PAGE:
Cultivation

Cultivation affects biogeochemical cycling by physically rearranging soil particles and changing pore size distribution, patterns of water and gas infiltration, and gas emission (Klute, 1982). Tillage disrupts soil aggregates, closes soil cracks and pores, and promotes drying of the surface soil. Soil fauna become sparse in top layers of cultivated soil because moisture content fluctuates widely and the original pore space network in this layer is destroyed. These physical alterations of the surface layers of soil may persist for many years after cultivation has ceased.

Soils managed by conventional — or reduced — tillage practices have distinct biological and functional properties (Doran, 1980; Hendrix et al., 1986). Plant residue is distributed throughout the plow layer in fields managed with conventional tillage. Under these conditions enhanced by cultivation, organisms with short generation times, small body size, rapid dispersal, and generalist feeding habits thrive (Steen, 1983). These soils are dominated by bacteria and their predators such as nematodes and astigmatid mites (Andren and Lagerlöf, 1983; Yeates, 1984; Hendrix et al., 1986; Beare et al., 1992) and are considered in an early stage of succession. Oribatid and mesostigmatid mites decrease while other groups such as prostigmatid mites and Collembola tolerate, but do not benefit, from cultivation (Crossley et al., 1992). However, prostigmatid mite communities can be more diverse, containing both fungal- and nematode-feeding taxa in cultivated soils (van de Bund, 1970). Many microarthropods have omnivorous feeding habits in systems cultivated frequently (Beare et al., 1992).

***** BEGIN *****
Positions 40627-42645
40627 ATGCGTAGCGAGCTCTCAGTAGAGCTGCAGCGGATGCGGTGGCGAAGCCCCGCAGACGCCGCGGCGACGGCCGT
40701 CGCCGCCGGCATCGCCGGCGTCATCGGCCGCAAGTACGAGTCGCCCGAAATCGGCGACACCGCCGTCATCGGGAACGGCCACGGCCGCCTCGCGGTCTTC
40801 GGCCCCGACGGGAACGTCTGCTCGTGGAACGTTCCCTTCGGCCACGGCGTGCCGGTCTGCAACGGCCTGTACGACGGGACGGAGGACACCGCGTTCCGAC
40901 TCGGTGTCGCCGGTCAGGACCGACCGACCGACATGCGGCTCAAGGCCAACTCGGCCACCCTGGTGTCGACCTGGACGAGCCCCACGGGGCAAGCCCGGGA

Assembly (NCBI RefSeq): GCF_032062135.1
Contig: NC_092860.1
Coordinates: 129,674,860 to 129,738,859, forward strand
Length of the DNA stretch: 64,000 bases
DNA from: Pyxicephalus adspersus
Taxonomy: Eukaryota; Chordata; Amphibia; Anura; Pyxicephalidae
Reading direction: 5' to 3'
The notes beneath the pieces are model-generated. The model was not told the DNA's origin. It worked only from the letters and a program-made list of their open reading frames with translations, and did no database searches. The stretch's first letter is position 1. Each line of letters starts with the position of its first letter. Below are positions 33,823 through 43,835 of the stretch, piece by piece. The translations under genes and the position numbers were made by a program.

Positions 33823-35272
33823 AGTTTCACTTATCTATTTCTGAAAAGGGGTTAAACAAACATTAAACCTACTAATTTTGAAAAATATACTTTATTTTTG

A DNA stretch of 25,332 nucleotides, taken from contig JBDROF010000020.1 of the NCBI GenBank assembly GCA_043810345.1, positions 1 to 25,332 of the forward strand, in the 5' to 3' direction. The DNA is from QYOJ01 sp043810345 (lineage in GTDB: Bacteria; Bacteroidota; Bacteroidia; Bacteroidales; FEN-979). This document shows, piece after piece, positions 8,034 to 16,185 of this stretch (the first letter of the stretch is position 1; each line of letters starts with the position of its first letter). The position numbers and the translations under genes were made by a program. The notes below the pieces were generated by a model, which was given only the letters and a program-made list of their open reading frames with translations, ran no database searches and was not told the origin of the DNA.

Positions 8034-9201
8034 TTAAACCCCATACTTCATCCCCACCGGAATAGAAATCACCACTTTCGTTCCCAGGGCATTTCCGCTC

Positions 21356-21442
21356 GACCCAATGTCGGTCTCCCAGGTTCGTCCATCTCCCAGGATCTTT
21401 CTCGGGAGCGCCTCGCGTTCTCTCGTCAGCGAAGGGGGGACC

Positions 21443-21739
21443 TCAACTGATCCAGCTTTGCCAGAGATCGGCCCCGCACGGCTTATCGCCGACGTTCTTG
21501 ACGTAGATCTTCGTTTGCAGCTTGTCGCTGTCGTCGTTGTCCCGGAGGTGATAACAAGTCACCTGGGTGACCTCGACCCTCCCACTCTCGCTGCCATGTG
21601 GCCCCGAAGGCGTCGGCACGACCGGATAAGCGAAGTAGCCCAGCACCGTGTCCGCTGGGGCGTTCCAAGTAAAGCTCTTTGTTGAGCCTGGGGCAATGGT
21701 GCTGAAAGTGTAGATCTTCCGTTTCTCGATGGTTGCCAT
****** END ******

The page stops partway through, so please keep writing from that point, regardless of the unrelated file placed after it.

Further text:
Conservation — or no-till — practices generate more biologically complex soils than conventional tillage; however, in general, no-tillage cultivation does not appear to result in greater concentrations of microarthropods than conventional tillage except under drought stress (Perdue and Crossley, 1989). However, many studies comparing tillage effects are short term. Our knowledge about tillage effects may change as more long-term studies are implemented. Reduced tillage leaves most of the residue of the previous crops on the soil surface, and results in changes in physical and chemical properties of the soil (Blevins et al., 1983). Surface residues retain moisture, dampen temperature fluctuations, and provide a continuous substrate which promotes fungal growth. The increased fungal abundance can be attributed to the ability of fungi to translocate nutrients from soil into surface residues, their tolerance of lower pH and water potentials that often occur in surface residues, and their ability to penetrate and use large detritus particles (Hendrix et al., 1986; Holland and Coleman, 1987). Relative abundances of fungi and their predators, such as nematodes and many microarthropods groups (e.g., uropodid mesostigmatid mites; tarsonemid, eupodid, tydeids, and pygmephorid prostigmatid mites; oribatid mites) (Walter, 1987), in no-till soils represent a more mature successional state than one dominated by bacteria (Yeates, 1984; Bostrom and Sohlenius, 1986; Hendrix et al., 1986; Holland and Coleman, 1987; Neher and Campbell, 1994). Fungal feeding by microarthropods may stimulate microbial growth and enhance decomposition and nutrient immobilization (Seastedt, 1984). However, nutrient mineralization rates are relatively slow with stratification of debris and soil; nutrients are immobilized inside plant debris on the soil surface (Hendrix et al., 1986; Holland and Coleman, 1987).

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